Industry and Innovation

Water, Wind, and Energy.

"Industry and Innovation": A still from the film, of Louis Sullivan's Guaranty Building in Buffalo.

Boston Valley Terra Cotta, one of the leading ceramic façade manufacturers in the world, began operations in 1889 making bricks and clay pots. In 1981, the company shifted their focus to architectural ceramics. Their first project was the complete façade restoration of Louis Sullivan's Guaranty Building, an exemplar in ornamental terra cotta. Beginning in 2011, the School of Architecture and Planning has partnered with the company to propel ceramics-based research and implement new technologies in digital fabrication. The work maintains the value of handcrafts at the industry's core, while transforming the potentialities of ceramic production and use.

Visions and Works


Now in its second year, the Architectural Ceramic Assemblies Workshop convenes architects, engineers and ceramicists to develop environmentally-responsive terra cotta façade prototypes. 

Faculty mailboxes typically don’t generate much excitement. But when they’re in a building that’s on the National Register of Historic Places, and that’s home to an architecture school that has a reputation for “making,” only the best, designed in-house, will do.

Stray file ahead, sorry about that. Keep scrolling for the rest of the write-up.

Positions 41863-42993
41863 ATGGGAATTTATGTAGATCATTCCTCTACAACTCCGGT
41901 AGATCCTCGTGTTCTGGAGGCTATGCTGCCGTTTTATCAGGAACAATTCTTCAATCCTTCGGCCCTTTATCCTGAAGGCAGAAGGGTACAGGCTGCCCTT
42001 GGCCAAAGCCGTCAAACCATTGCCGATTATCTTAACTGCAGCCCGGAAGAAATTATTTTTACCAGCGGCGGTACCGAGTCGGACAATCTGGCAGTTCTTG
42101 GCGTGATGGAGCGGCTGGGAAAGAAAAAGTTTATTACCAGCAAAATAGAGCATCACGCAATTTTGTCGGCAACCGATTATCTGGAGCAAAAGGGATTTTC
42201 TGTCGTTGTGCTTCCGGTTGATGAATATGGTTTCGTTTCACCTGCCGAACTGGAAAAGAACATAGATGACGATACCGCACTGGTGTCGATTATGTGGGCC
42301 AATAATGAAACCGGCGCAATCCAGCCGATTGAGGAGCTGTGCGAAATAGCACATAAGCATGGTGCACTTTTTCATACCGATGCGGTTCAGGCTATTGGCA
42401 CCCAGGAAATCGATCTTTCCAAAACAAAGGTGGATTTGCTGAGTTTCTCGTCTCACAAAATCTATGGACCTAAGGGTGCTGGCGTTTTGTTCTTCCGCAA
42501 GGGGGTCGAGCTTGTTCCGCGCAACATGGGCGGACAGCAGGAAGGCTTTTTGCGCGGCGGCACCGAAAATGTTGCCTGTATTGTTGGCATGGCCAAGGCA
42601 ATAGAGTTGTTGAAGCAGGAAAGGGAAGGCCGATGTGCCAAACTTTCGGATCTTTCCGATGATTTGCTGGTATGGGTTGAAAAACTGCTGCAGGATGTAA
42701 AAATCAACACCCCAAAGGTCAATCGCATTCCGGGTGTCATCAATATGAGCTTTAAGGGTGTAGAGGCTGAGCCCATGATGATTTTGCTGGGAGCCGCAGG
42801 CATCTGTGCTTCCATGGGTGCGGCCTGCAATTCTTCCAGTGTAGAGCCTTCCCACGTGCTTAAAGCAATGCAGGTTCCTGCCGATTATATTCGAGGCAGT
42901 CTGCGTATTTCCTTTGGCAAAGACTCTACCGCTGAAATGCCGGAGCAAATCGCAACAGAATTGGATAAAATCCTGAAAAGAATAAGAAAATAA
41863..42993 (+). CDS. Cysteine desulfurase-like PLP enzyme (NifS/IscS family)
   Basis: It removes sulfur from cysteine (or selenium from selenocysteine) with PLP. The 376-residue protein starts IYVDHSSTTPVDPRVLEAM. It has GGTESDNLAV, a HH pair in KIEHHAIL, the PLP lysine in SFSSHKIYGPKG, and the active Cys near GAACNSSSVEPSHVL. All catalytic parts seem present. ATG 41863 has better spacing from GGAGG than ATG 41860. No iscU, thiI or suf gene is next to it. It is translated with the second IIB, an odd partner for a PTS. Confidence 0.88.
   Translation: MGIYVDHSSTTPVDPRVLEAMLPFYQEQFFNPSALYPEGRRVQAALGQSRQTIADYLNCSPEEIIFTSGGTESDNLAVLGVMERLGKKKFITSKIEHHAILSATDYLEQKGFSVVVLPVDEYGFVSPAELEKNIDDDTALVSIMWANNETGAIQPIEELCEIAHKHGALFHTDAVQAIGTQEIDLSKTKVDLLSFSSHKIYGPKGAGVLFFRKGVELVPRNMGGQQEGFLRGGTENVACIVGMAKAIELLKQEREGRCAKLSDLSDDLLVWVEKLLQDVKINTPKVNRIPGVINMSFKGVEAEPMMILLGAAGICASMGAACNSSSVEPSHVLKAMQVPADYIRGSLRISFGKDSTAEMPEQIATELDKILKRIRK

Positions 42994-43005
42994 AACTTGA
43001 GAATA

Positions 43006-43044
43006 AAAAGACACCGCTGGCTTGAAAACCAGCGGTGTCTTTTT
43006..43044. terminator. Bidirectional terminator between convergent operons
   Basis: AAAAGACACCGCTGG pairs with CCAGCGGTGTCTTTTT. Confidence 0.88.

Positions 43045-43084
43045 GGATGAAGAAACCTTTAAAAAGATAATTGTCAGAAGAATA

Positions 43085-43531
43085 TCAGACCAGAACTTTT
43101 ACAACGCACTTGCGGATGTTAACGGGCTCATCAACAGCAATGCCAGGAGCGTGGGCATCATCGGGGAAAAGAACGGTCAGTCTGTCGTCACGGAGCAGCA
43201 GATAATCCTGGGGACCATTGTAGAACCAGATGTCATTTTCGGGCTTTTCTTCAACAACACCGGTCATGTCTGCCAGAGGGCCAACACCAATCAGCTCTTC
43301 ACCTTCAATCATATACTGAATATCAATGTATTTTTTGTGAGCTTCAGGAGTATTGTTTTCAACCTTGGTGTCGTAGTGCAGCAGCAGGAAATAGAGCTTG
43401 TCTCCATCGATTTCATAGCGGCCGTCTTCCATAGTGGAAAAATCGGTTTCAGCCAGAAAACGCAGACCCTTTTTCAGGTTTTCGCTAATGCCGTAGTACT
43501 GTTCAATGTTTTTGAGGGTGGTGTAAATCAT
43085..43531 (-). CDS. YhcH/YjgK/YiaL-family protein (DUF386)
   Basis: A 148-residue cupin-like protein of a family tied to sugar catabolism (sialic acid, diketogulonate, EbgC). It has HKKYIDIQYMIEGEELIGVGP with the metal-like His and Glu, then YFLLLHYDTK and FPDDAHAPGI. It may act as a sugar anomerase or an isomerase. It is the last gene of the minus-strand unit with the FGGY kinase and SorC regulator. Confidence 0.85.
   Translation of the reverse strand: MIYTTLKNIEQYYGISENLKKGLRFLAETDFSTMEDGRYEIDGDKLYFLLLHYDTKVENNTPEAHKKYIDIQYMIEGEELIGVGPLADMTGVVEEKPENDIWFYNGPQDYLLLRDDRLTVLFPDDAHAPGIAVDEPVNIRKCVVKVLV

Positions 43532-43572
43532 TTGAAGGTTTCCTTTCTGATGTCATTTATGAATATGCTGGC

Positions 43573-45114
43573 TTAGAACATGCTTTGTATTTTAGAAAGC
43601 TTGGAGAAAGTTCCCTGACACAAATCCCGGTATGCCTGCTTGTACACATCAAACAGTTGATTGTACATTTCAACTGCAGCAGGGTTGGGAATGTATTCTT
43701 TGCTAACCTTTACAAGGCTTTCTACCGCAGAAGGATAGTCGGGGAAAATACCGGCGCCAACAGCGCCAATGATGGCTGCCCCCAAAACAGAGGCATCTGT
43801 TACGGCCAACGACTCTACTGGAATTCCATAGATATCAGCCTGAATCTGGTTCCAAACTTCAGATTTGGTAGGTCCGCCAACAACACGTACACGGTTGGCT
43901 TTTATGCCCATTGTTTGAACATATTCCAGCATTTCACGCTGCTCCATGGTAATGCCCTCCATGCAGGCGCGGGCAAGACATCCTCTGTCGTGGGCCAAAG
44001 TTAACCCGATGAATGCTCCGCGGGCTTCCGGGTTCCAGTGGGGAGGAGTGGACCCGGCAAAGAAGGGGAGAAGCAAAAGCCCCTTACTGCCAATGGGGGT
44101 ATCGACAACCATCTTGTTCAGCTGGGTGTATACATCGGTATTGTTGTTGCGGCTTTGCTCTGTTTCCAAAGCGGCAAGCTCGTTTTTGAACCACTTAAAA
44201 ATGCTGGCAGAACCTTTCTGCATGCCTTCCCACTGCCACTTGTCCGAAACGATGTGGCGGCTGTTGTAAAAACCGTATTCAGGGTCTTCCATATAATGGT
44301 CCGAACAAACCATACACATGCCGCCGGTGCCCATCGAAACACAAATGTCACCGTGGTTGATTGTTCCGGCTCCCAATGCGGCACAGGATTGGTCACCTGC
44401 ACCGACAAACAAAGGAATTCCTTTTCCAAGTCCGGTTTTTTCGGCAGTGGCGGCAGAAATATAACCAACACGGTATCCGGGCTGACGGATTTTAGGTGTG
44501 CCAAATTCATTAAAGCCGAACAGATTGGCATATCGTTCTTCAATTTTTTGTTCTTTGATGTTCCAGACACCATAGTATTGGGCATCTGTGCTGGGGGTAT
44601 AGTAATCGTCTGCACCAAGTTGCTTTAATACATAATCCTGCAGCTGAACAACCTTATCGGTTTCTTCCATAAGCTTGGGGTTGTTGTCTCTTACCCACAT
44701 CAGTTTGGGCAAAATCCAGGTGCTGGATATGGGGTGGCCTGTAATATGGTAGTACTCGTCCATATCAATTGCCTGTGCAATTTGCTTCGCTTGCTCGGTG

The 2016 echo Art Fair in Buffalo, a fine arts exposition that has emerged as one of the region’s most notable art events, opens this weekend with its first-ever architecture exhibition, “Light Industry.”


Over the past two years, architecture faculty and students have been deeply entrenched with Boston Valley Terra Cotta and Rigidized Metals, testing options to digitally enhance terra cotta restoration, pushing the limits of design and performance for metals, and working side-by-side with sculptors and metal fabricators in a rich exchange of knowledge and innovation.


Architecture faculty members Stephanie Davidson and Georg Rafailidis, along with their students, will present work in the National Council on Education in Ceramic Arts’ 48 annual conference in Milwaukee, Wisconsin, this spring.

Projecting forward from Buffalo’s legacy in material innovation, this group explores constructive sensibilities and investigate how our culture is deeply embedded in material artifacts. Pursue design, production, and potential materials through full-scale fabrication, assembly, and installation.